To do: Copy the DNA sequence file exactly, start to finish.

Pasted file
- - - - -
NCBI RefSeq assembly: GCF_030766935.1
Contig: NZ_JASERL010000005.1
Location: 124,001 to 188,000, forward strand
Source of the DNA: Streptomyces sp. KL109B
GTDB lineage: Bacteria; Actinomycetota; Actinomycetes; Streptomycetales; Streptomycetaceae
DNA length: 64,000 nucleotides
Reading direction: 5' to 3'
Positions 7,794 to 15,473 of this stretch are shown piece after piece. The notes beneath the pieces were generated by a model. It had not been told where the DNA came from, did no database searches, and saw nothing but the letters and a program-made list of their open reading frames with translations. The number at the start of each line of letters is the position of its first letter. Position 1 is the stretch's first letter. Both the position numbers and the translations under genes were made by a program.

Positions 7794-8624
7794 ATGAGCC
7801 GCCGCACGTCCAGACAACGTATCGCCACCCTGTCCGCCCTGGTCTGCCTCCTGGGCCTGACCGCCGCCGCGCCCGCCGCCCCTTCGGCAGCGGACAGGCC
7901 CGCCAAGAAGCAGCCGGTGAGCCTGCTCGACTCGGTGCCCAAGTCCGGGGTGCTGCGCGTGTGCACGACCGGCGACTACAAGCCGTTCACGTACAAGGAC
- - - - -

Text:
NCBI RefSeq assembly: GCF_030766935.1
Contig: NZ_JASERL010000005.1
Location: 124,001 to 188,000, forward strand
Source of the DNA: Streptomyces sp. KL109B
GTDB lineage: Bacteria; Actinomycetota; Actinomycetes; Streptomycetales; Streptomycetaceae
DNA length: 64,000 nucleotides
Reading direction: 5' to 3'
Positions 7,794 to 15,473 of this stretch are shown piece after piece. The notes beneath the pieces were generated by a model. It had not been told where the DNA came from, did no database searches, and saw nothing but the letters and a program-made list of their open reading frames with translations. The number at the start of each line of letters is the position of its first letter. Position 1 is the stretch's first letter. Both the position numbers and the translations under genes were made by a program.

Positions 7794-8624
7794 ATGAGCC
7801 GCCGCACGTCCAGACAACGTATCGCCACCCTGTCCGCCCTGGTCTGCCTCCTGGGCCTGACCGCCGCCGCGCCCGCCGCCCCTTCGGCAGCGGACAGGCC
7901 CGCCAAGAAGCAGCCGGTGAGCCTGCTCGACTCGGTGCCCAAGTCCGGGGTGCTGCGCGTGTGCACGACCGGCGACTACAAGCCGTTCACGTACAAGGAC